Sunwook Kim’s Beethoven

BEETHOVEN: Piano Sonatas Nos. 30-32 / Sunwook Kim, pno / Accentus Music ACC30527

Korean-British pianist Sunwook Kim, only 32 years old at the time of this recording, presents here one of the summits of the piano literature, the last three piano sonatas of Beethoven. It would be easy to dismiss this as a media stunt, particularly since it is being released simultaneously on DVD and Blu-Ray discs in addition to CD, but even a cursory listen will tell you that Kim is a very serious artist indeed.

This release follows on the heels of his 2015 release of the Waldstein and Hammerklavier sonatas and his 2017 issue of the Pathétique, Moonlight and Appassionata sonatas for the same label. Those recordings received some very negative reviews regarding Kim’s “somewhat stark yet limited dynamic range and sort of plain playing,” and that may well be so, but the last sonatas can be played in this manner and not suffer as much. They are not heaven-storming works but, rather, intimate conversations that the composer had with himself.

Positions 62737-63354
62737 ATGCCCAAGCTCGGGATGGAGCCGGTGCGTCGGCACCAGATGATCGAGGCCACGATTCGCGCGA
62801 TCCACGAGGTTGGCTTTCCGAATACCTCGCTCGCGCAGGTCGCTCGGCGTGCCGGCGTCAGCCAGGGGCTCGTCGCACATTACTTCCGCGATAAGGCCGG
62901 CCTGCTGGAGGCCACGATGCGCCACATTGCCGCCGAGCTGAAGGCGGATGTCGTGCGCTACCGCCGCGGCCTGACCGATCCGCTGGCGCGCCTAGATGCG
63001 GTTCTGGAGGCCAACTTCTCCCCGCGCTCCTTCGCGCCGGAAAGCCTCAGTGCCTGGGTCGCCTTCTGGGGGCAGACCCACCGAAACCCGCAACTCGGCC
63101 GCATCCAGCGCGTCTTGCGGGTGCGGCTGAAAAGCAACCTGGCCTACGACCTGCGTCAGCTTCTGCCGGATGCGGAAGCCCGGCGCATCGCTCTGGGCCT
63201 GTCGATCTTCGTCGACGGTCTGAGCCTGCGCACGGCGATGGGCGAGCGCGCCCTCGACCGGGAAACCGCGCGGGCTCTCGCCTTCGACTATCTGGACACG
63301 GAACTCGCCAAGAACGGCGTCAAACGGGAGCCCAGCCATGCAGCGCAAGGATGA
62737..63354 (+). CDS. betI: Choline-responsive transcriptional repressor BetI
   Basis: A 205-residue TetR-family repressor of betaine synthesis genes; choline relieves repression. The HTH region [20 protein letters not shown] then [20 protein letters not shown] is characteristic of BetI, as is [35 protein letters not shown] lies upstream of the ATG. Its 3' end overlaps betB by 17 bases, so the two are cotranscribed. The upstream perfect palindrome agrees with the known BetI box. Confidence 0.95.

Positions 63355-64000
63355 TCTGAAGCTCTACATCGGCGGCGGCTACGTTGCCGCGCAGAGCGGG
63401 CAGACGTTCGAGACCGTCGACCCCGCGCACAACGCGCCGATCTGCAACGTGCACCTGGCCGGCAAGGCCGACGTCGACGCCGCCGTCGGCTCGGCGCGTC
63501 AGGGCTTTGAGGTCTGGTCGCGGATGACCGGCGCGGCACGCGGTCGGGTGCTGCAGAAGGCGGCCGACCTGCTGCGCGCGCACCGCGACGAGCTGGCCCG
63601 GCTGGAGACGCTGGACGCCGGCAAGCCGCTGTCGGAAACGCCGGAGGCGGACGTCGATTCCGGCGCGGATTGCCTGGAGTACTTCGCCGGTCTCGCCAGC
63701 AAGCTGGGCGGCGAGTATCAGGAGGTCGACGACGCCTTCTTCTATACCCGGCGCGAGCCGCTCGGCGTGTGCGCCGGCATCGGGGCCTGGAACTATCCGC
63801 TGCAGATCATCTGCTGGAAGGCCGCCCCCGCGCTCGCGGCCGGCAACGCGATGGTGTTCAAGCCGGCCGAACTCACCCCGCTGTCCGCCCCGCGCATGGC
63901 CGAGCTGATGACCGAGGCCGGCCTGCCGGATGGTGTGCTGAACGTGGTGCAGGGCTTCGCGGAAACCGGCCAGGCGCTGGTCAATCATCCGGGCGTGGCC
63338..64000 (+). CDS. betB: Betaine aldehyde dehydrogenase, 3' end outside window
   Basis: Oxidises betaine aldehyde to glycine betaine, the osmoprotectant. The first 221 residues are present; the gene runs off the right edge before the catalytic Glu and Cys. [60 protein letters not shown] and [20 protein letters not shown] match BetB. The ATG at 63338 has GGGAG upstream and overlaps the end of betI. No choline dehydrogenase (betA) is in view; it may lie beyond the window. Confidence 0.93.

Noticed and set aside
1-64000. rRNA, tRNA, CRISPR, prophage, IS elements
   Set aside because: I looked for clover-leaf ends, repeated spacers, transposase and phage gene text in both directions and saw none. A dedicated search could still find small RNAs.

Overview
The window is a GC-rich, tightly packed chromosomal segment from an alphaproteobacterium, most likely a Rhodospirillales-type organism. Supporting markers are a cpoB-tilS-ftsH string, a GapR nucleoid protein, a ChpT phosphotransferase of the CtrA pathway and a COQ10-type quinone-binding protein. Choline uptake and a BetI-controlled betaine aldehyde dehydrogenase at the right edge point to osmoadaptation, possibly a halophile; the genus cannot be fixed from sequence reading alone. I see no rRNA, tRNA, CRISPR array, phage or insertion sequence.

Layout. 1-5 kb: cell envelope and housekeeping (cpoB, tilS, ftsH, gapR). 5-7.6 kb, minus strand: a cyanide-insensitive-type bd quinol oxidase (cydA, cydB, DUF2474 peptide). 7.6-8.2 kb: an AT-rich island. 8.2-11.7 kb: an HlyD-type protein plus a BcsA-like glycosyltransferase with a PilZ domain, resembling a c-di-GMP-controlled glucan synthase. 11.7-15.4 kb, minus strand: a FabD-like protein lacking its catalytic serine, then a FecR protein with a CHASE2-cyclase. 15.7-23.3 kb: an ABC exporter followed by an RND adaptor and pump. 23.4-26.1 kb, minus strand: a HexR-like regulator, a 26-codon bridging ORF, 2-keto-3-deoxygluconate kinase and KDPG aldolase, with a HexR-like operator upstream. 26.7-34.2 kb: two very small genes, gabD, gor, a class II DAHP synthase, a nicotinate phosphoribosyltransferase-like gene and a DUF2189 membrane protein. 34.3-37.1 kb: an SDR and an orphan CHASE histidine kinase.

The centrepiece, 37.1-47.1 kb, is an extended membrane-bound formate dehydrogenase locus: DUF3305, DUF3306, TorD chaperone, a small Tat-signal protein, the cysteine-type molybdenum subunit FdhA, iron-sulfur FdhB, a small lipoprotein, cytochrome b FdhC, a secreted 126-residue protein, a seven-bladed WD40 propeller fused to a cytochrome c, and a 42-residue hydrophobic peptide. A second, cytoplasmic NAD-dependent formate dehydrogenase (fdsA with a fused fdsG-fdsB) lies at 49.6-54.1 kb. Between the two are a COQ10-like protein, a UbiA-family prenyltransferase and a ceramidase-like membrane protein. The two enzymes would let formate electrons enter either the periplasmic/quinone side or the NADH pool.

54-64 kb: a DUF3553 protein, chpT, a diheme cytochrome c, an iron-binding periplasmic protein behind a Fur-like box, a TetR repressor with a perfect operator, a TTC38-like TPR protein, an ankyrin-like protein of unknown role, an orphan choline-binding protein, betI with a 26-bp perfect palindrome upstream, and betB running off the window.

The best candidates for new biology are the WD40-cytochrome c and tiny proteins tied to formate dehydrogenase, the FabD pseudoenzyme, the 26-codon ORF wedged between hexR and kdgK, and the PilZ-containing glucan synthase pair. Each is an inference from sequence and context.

In these works, Kim generally doesn’t play the sonatas at Beethoven’s written tempi, but the tempi he chose are close enough to convey the feeling in the music. His lean tone may sound a little strange to those accustomed to such big-boned pianists as Kovacevich, but not to those of us who were raised on Schnabel. The point is that, in these specific sonatas at least, his work is quite satisfactory. Many years ago, I heard Claude Frank play the Sonata No. 32 live in concert, and he just didn’t have the right feeling. Kim does.

But to circle back a bit, although these are very good readings of these sonatas they’re not definitive or different enough from others who came just a bit closer. In that category, I put Schnabel (though I prefer his 1942 RCA recordings of Sonatas 30 & 32 to the EMI versions from the 1930s), John O’Conor and Michael Korstick. Their performances move me just a bit more than Kim’s, good as his are.

This is another one of those cases where, if I heard him play these in a concert, I’d applaud him well for his efforts, but as a permanent record of the event I wouldn’t rate it as highly as those others.

—© 2021 Lynn René Bayley

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